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GETPRIORITY(2)             Linux Programmer's Manual            GETPRIORITY(2)

       getpriority, setpriority - get/set program scheduling priority

       #include <sys/time.h>
       #include <sys/resource.h>

       int getpriority(int which, int who);
       int setpriority(int which, int who, int prio);

       The  scheduling priority of the process, process group, or user, as indicated by which and who is obtained with
       the getpriority() call and set with the setpriority() call.

       The value which is one of PRIO_PROCESS, PRIO_PGRP, or PRIO_USER, and who is interpreted relative  to  which  (a
       process  identifier  for PRIO_PROCESS, process group identifier for PRIO_PGRP, and a user ID for PRIO_USER).  A
       zero value for who denotes (respectively) the calling process, the process group of the calling process, or the
       real  user  ID  of the calling process.  Prio is a value in the range -20 to 19 (but see the Notes below).  The
       default priority is 0; lower priorities cause more favorable scheduling.

       The getpriority() call returns the highest priority (lowest numerical value) enjoyed by any  of  the  specified
       processes.   The  setpriority()  call  sets  the  priorities of all of the specified processes to the specified
       value.  Only the superuser may lower priorities.

       Since getpriority() can legitimately return the value -1, it is necessary to clear the external variable  errno
       prior  to the call, then check it afterwards to determine if -1 is an error or a legitimate value.  The setpri-
       ority() call returns 0 if there is no error, or -1 if there is.

       EINVAL which was not one of PRIO_PROCESS, PRIO_PGRP, or PRIO_USER.

       ESRCH  No process was located using the which and who values specified.

       In addition to the errors indicated above, setpriority() may fail if:

       EACCES The caller attempted to lower a process priority, but did not have the required privilege (on Linux: did
              not  have  the  CAP_SYS_NICE  capability).   Since  Linux  2.6.12,  this error only occurs if the caller
              attempts to set a process priority outside the range of the RLIMIT_NICE soft resource limit of the  tar-
              get process; see getrlimit(2) for details.

       EPERM  A  process was located, but its effective user ID did not match either the effective or the real user ID
              of the caller, and was not privileged (on Linux: did not have the  CAP_SYS_NICE  capability).   But  see
              NOTES below.

       SVr4, 4.4BSD (these function calls first appeared in 4.2BSD), POSIX.1-2001.

       A child created by fork(2) inherits its parent's nice value.  The nice value is preserved across execve(2).

       The  degree  to which their relative nice value affects the scheduling of processes varies across Unix systems,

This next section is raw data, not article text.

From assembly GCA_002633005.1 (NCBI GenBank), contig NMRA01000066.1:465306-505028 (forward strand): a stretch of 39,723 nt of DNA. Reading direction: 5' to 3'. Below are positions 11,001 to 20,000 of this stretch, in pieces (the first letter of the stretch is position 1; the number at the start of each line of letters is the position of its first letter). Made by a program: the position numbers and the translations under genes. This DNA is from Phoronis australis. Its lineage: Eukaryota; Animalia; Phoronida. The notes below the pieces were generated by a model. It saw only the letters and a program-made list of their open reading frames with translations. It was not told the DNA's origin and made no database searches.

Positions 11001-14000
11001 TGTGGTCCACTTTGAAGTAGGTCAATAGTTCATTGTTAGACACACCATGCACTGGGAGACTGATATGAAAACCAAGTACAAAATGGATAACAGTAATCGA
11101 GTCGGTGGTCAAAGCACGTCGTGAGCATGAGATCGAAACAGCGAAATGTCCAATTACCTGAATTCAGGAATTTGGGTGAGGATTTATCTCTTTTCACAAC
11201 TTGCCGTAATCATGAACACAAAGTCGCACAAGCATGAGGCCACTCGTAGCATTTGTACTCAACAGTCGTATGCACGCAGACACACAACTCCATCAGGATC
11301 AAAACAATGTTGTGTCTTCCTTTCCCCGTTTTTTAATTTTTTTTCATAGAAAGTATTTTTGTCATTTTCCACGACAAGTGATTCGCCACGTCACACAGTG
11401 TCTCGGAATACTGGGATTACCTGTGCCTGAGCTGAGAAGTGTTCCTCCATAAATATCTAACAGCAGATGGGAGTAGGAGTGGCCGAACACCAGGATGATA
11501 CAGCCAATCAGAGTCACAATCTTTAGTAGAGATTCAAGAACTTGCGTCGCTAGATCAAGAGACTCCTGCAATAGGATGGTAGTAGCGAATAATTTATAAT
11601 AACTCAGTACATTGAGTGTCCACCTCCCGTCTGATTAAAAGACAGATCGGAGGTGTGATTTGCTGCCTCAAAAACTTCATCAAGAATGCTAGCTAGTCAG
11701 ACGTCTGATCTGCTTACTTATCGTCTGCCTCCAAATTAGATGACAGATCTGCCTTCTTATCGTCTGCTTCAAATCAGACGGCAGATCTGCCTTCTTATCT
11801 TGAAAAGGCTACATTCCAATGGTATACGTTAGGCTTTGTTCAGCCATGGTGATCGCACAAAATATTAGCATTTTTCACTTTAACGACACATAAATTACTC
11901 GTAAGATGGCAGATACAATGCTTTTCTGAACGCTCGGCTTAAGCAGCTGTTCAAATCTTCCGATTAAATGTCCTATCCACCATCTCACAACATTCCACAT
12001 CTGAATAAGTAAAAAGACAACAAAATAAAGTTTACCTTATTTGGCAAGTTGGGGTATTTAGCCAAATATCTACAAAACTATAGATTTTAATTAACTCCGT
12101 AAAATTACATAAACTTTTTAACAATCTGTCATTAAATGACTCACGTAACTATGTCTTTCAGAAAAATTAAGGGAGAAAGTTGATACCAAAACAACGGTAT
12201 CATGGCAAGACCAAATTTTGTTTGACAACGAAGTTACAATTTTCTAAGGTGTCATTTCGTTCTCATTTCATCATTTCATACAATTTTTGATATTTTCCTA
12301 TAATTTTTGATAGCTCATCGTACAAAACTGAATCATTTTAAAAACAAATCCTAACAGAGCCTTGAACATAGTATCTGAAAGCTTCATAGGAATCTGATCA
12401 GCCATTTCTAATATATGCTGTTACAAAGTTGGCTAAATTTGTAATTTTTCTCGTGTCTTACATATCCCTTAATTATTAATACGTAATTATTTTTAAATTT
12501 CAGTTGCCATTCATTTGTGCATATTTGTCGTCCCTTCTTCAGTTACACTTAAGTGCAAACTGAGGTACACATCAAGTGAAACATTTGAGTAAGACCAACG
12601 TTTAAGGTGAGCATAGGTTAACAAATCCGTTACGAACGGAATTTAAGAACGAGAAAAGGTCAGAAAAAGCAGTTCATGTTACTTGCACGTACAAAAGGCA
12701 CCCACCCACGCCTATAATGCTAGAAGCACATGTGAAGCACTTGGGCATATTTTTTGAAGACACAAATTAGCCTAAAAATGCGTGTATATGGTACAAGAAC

and, on Linux, across kernel versions.  Starting with kernel 2.6.23, Linux adopted  an  algorithm  that  causes
       relative  differences in nice values to have a much stronger effect.  This causes very low nice values (+19) to
       truly provide little CPU to a process whenever there is any other higher priority load on the system, and makes
       high nice values (-20) deliver most of the CPU to applications that require it (e.g., some audio applications).

       The details on the condition for EPERM depend on the system.  The above description is what POSIX.1-2001  says,
       and seems to be followed on all System V-like systems.  Linux kernels before 2.6.12 required the real or effec-
       tive user ID of the caller to match the real user of the process who (instead of its effective user ID).  Linux
       2.6.12 and later require the effective user ID of the caller to match the real or effective user ID of the pro-
       cess who.  All BSD-like systems (SunOS 4.1.3, Ultrix 4.2, 4.3BSD, FreeBSD 4.3, OpenBSD-2.5, ...) behave in  the
       same manner as Linux 2.6.12 and later.

       The actual priority range varies between kernel versions.  Linux before 1.3.36 had -infinity..15.  Since kernel
       1.3.43 Linux has the range -20..19.  Within the kernel, nice values are actually represented using  the  corre-
       sponding  range 40..1 (since negative numbers are error codes) and these are the values employed by the setpri-
       ority() and getpriority() system calls.  The glibc wrapper functions for these system calls handle the transla-
       tions  between  the  user-land  and  kernel  representations  of  the  nice  value  according  to  the  formula
       unice = 20 - knice.

       On some systems, the range of nice values is -20..20.

       Including <sys/time.h> is not required  these  days,  but  increases  portability.   (Indeed,  <sys/resource.h>
       defines the rusage structure with fields of type struct timeval defined in <sys/time.h>.)

       nice(1), fork(2), capabilities(7), renice(8)

       Documentation/scheduler/sched-nice-design.txt in the kernel source tree (since Linux 2.6.23).

       This  page  is part of release 3.22 of the Linux man-pages project.  A description of the project, and informa-
       tion about reporting bugs, can be found at

Linux                             2008-05-29                    GETPRIORITY(2)